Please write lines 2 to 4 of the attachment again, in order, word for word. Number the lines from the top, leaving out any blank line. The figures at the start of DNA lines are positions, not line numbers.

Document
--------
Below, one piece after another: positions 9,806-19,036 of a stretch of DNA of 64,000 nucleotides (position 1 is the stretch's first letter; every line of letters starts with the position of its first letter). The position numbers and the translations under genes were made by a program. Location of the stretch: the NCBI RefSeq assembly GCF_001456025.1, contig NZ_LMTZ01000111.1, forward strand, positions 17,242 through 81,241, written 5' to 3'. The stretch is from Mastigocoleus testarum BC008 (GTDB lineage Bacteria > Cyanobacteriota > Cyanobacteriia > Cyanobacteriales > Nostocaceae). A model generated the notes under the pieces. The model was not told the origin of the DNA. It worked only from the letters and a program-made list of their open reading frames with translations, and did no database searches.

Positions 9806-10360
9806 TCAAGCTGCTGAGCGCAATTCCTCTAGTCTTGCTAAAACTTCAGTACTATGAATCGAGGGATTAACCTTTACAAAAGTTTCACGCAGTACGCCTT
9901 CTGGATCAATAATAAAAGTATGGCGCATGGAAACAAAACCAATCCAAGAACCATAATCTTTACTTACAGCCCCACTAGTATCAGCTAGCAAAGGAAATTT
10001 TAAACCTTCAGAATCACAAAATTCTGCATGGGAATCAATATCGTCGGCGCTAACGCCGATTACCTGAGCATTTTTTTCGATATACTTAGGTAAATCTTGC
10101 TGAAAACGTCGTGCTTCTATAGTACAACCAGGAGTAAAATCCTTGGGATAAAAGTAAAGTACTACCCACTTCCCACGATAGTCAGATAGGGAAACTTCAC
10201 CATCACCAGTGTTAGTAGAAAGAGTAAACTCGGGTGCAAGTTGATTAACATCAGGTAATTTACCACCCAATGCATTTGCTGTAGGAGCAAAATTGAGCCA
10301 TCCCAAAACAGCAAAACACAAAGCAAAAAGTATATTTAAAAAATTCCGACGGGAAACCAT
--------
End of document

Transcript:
Positions 9806-10360
9806 TCAAGCTGCTGAGCGCAATTCCTCTAGTCTTGCTAAAACTTCAGTACTATGAATCGAGGGATTAACCTTTACAAAAGTTTCACGCAGTACGCCTT
9901 CTGGATCAATAATAAAAGTATGGCGCATGGAAACAAAACCAATCCAAGAACCATAATCTTTACTTACAGCCCCACTAGTATCAGCTAGCAAAGGAAATTT